In a particularly desirable embodiment of the inventive concept (shown in FIG. 3), the drive shaft is fastened to a stub shaft or an eccentric pin; the stub shaft is then received by a bearing like a roller bearing firmly arranged in the vibrator housing and coaxial to the axis defined by and passing through the vibrator housing. This stub shaft is a short dead axle capable of angular movement about the roller bearing carried by the end of the stub shaft. This type of construction is particularly suitable for vibrators which are operated at very high frequencies and therefore swing at high frequency.

This variation in the construction of the drive shaft may involve providing the drive shaft with a conical bore which increases in diameter in the direction away from the drive shaft. The vibrator housing is then provided with a reciprocally-shaped inwardly directed roller bearing which is coaxial relative to the axis of the vibrator housing and which engages the conical bore. Advantageously, the bore is substantially greater in diameter than the reciprocally shaped roller bearing. Axial displacement of the bearing relative to the bore then results in an increased range of vibration frequency. The imbalancing forces of the vibrator can be easily and rapidly adjusted to the particular circumstances because of the larger range of vibration frequency.

The novel features which are considered as characteristic for the invention are set forth in particular in the appended claims. The invention itself, however, both as to its construction and its method of operation, together with additional objects and advantages thereof, will be best understood from the following description of specific embodiments when read in connection with the accompanying drawings.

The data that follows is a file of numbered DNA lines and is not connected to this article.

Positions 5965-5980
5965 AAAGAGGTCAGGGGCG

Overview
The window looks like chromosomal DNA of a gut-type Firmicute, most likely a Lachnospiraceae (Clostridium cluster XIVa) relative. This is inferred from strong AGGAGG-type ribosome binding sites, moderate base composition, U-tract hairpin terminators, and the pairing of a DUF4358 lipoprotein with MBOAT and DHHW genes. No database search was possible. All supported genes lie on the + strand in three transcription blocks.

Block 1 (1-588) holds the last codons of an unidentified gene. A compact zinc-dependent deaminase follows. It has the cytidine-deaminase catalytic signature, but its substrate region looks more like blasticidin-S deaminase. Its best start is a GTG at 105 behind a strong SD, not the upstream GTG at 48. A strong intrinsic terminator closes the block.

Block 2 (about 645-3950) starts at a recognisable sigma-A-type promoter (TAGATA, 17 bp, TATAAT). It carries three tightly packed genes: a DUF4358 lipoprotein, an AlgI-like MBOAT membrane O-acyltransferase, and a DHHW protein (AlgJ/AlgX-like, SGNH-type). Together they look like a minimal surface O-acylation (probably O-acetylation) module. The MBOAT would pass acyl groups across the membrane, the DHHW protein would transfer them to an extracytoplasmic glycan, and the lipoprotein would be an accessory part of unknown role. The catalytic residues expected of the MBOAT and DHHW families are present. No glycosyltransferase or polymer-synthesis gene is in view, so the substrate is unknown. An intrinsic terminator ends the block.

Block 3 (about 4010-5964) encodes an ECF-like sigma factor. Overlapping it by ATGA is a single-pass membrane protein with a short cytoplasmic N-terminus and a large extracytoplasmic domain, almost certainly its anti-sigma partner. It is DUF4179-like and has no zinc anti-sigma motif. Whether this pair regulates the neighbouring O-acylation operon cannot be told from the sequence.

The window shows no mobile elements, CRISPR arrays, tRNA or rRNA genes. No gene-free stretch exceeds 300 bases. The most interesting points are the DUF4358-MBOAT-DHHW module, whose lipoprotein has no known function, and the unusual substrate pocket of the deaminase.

BRIEF DESCRIPTION OF THE DRAWING

FIG. 1 shows an axial section of the inventive vibrator constructed as an inside vibrator;

FIG. 2 shows a variation of the construction of FIG. 1; and

FIG. 3 shows an axial section of the inventive vibrator constructed as an outside vibrator.

DETAILED DESCRIPTION OF THE PREFERRED EMBODIMENTS

The rotating unbalanced weight vibrator of FIGS. 1 and 2 has a vibrator housing 1. The vibrator housing 1 includes a cylindrical casing 2, which covers the central portion of housing 1. To the front of the casing 2 is a vibrating tip 3. Behind the casing 2 is an end piece 4 by which the vibrator is suspended when the vibrating tip 3 is projected vertically into material which is to be thickened. The end piece 4 has an axial bore 5 passing therethrough, and has a recess 6 at the side facing the vibrator tip 3 and adjacent and under the casing 2. This recess communicates with the axial bore 5. Inside the vibrator tip 3, a stepped bore 7 is provided which faces towards recess 6 as shown in FIG. 1. This bore 7 can be tapered or frustoconical. FIG. 2 shows this bore 7 after receiving a bearing 8 which is fixed to the vibrator tip 3 and which is oriented coaxially relative to the vibrator housing axis 24.

The electric motor is suspended for pendulating motion inside the vibrator housing 1 and has a cylindrical motor housing 9. Ball bearings 10 and 11 are arranged inside this motor housing 9 coaxially relative to the drive shaft 12. A rotor is fixed to the drive shaft 12 in such a manner as to be free from rotational movement relative to the drive shaft 12. The rotor may be integral with the drive shaft, and may have the same diameter. The rotor spins in an air space as a varying voltage or alternating current network 13 supplies power to the stator 14. The stator 14 is maintained in a rotation-free position inside the motor housing 9.